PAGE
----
The newly redesigned T magazine arrived this Sunday in The New York Times, and the wait was so very worth it. With Deborah Needleman at the helm, I knew it would be in good hands. The cover story about Lee Radziwill as told through man-about-the-world & designer Nicky Haslam was insightful on many levels. The photos of her Paris apartment were stunning. A lovely feature of the London home of interior designer Rose Uniacke by my pal Rita Konig was incredibly pleasing with all the amazing shots of the grand home, but also in the way Rita captures a visual story through words. A ‘Take Two’ with Chelsea Handler and Oscar de la Renta where each reviews the same item was witty indeed. The magazine was filled with page after page of visual interest. I can hardly wait for the next issue. That, in my mind, makes for a real winner. A new stack of magazines to save has begun… The magazine fitting right in on our coffee table among one of the ‘T’s from our collection.
I hopped out of bed early this morning and ran over to the corner Starbucks to get the weekend edition of The Wall Street Journal. Our very cool set of 5 nesting baskets were featured in a laundry room article by the lovely Rita Konig. The handled baskets have been a staple at Watson Kennedy, so it is fun to see them highlighted in her story. Folding clothes straight out of the dryer into one of these chic & earthy baskets elevates the whole chore of doing laundry into a welcome task.
I first met my friend Rita Konig years back, when she came to Seattle to write an article for Domino magazine. In that article one of the spots she featured was Watson Kennedy. She and I hit it off from the start, so TPS & I hosted a dinner for her on that visit. Her style and manner easy going, witty, and smart. She carries all those traits to how she writes, and designs a space. I would see her and catch up on many of my visits to New York. Her apartment on East 9th Street was one of my favorite places to see her, as the space oozed of her warm, creative style. The above photo is a wall in her kitchen where she taped favorite photos and ephemera to create a rotating gallery, which contained a vintage flashcard that I rubber stamped and sent to her–which makes me smile.
Rita was who introduced me to Hugo Guinness and recommend that Watson Kennedy carry his work. She is now living back in London where she was raised, and is in the process of renovating her new home. You can follow the progress of the project on her blog, which you access through her website www.ritakonig.com
She still has an office in New York, working on design projects around the country. You can also read the column she writes, ‘Living Well: Rita Konig’ many Saturdays in the Off Duty section of The Wall Street Journal. If you have not picked up a copy of the WSJ lately, a Saturday issue is a must. The section is edited by Deborah Needleman, former Editor of Domino, whose is a good friend of Rita’s. The above vintage white chair sits in the bathroom of Deborah’s country home in Garrison, was a purchase Rita made from Watson Kennedy. She and I share a fondness for solo chairs. All the photos for this post were pulled from Rita’s site–check it out when you have a free moment for a bit of design inspiration.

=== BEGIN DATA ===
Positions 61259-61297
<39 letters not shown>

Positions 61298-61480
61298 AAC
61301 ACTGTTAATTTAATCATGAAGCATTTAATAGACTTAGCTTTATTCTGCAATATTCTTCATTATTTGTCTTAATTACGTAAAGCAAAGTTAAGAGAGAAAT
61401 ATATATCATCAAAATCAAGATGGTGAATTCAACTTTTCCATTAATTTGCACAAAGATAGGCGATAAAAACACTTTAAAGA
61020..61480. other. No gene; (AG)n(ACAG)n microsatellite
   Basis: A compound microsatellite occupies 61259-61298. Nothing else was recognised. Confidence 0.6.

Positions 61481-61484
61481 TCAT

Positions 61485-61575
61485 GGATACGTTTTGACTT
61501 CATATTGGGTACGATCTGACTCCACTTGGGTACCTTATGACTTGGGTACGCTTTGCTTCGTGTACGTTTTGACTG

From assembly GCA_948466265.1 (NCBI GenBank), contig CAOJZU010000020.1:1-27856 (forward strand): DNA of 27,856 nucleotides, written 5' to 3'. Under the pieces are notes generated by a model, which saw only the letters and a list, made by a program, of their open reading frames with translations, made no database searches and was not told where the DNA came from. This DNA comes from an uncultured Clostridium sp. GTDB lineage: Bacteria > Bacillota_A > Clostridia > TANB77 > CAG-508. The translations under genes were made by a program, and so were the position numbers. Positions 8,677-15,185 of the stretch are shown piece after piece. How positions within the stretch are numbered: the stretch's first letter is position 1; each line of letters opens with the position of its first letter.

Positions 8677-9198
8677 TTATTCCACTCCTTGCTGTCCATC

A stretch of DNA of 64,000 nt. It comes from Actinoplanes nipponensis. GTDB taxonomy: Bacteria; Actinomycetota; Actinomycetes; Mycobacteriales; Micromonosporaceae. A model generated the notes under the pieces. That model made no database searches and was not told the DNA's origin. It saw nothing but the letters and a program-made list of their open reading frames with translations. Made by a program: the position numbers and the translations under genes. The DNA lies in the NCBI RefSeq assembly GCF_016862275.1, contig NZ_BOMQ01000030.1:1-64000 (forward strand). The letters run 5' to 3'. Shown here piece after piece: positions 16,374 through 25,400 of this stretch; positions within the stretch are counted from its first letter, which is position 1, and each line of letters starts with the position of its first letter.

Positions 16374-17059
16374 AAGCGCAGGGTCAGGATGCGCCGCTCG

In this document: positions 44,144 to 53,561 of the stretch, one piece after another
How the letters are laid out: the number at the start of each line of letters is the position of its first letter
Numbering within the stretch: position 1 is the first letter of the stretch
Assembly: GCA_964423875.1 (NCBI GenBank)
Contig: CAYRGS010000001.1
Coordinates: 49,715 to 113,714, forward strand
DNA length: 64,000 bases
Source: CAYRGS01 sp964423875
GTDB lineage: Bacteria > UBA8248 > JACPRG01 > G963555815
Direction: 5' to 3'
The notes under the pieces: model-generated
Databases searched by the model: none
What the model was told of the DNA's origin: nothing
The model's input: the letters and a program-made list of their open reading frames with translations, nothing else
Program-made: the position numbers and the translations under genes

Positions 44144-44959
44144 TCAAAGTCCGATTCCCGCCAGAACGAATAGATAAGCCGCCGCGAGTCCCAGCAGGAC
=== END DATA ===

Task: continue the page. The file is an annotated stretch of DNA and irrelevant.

A happy Saturday to all!
On one of my trips to New York a few months back, I had a yummy dinner with my uber creative & stylish friend Rita Konig at Peels on the Lower East Side. For you former domino mag readers, Rita’s was the smiling face you would see each month who travelled to cities and reported on the cool places to shop and dine. We had just come from a show of Hugo Guinness work that John Derian was showing. We were settling in for a meal and lots of stories and catching up, when along came Deborah Needleman, who had also been at the Hugo show. She nestled into the booth alongside Rita, and said we should join her after our meal for drinks. An introduction, Deborah was the founding editor of domino, and is currently the editor of the WSJ magazine. She sat with us for a bit while we started our dinner. It was lovely to see the easy rapport and friendship the 2 share. After our meal, we headed downstairs and met up with Deborah at her table. She is a person who makes you feel comfortable, is easy to talk with, looks you in the eye when she speaks with you (and is not looking around the room to see who is there)–she is just one very cool gal in my book. Which leads me to her new book.
The Perfectly Imperfect Home, with a tag line of, How to Decorate & Live Well, just arrived at the shop yesterday. It is a must read if you were a domino fan or are a fan of design. I sat last night in my favorite worn leather chair perusing the pages. It is written with her warmth and smarts, with an experts eye. The drawings are fantastic, and are a welcome change. Deborah is signing bookplates for me, so our copies will be signed by the author. A perfect gift, for yourself or to give.
Hugo Guinness is an artist, and a very lovely fellow, who lives with his wife (also an amazing artist) and daughters in Brooklyn. He has become quite famous for his singular image linoleum cut prints, as well as his one of a kind paintings. I have had the great pleasure of getting to know Hugo over the last few years, from an introduction by my friend Rita Konig. On one of my trips this year to New York, I went to Hugo’s home/studio. I love to see the spaces where artists create. From that visit, I chose many of Hugo’s one of a kind works to sell, in addition to the iconic lino works we have now carried for several years. Here is a sampling.
There you go! I hope you liked the mini show. That is only a small sampling we have of Hugo’s work. If you would like pricing on any of the above pieces, or want to see more, please give us a ring at the shop or send me an e-mail.